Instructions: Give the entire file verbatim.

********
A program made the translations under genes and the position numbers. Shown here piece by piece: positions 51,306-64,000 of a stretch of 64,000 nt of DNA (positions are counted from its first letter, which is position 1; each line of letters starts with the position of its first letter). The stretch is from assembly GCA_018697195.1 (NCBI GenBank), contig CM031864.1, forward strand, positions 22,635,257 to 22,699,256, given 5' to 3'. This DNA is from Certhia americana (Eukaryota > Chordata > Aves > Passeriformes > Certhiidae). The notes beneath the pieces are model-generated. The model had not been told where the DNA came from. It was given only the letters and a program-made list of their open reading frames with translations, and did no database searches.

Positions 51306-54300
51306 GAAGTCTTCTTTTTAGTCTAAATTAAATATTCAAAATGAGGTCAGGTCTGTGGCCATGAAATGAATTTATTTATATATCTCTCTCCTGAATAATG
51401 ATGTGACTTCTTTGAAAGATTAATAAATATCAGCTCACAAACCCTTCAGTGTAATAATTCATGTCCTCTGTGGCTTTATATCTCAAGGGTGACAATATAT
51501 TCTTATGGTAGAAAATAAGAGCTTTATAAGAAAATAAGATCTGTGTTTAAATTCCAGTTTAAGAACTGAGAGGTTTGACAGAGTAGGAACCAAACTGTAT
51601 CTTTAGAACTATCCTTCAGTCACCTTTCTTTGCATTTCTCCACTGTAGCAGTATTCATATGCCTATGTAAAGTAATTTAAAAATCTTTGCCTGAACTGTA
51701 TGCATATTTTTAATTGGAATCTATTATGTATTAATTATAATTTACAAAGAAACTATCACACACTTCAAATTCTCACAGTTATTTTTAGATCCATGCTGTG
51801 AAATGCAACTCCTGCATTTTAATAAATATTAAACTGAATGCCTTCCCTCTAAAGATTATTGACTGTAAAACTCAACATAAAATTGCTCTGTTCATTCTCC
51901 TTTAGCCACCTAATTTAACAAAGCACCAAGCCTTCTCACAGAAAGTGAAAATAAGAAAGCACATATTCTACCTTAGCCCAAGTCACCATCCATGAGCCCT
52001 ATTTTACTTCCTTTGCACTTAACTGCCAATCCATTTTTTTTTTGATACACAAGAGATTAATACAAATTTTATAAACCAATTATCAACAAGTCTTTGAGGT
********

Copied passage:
A program made the translations under genes and the position numbers. Shown here piece by piece: positions 51,306-64,000 of a stretch of 64,000 nt of DNA (positions are counted from its first letter, which is position 1; each line of letters starts with the position of its first letter). The stretch is from assembly GCA_018697195.1 (NCBI GenBank), contig CM031864.1, forward strand, positions 22,635,257 to 22,699,256, given 5' to 3'. This DNA is from Certhia americana (Eukaryota > Chordata > Aves > Passeriformes > Certhiidae). The notes beneath the pieces are model-generated. The model had not been told where the DNA came from. It was given only the letters and a program-made list of their open reading frames with translations, and did no database searches.

Positions 51306-54300
51306 GAAGTCTTCTTTTTAGTCTAAATTAAATATTCAAAATGAGGTCAGGTCTGTGGCCATGAAATGAATTTATTTATATATCTCTCTCCTGAATAATG
51401 ATGTGACTTCTTTGAAAGATTAATAAATATCAGCTCACAAACCCTTCAGTGTAATAATTCATGTCCTCTGTGGCTTTATATCTCAAGGGTGACAATATAT
51501 TCTTATGGTAGAAAATAAGAGCTTTATAAGAAAATAAGATCTGTGTTTAAATTCCAGTTTAAGAACTGAGAGGTTTGACAGAGTAGGAACCAAACTGTAT
51601 CTTTAGAACTATCCTTCAGTCACCTTTCTTTGCATTTCTCCACTGTAGCAGTATTCATATGCCTATGTAAAGTAATTTAAAAATCTTTGCCTGAACTGTA
51701 TGCATATTTTTAATTGGAATCTATTATGTATTAATTATAATTTACAAAGAAACTATCACACACTTCAAATTCTCACAGTTATTTTTAGATCCATGCTGTG
51801 AAATGCAACTCCTGCATTTTAATAAATATTAAACTGAATGCCTTCCCTCTAAAGATTATTGACTGTAAAACTCAACATAAAATTGCTCTGTTCATTCTCC
51901 TTTAGCCACCTAATTTAACAAAGCACCAAGCCTTCTCACAGAAAGTGAAAATAAGAAAGCACATATTCTACCTTAGCCCAAGTCACCATCCATGAGCCCT
52001 ATTTTACTTCCTTTGCACTTAACTGCCAATCCATTTTTTTTTTGATACACAAGAGATTAATACAAATTTTATAAACCAATTATCAACAAGTCTTTGAGGT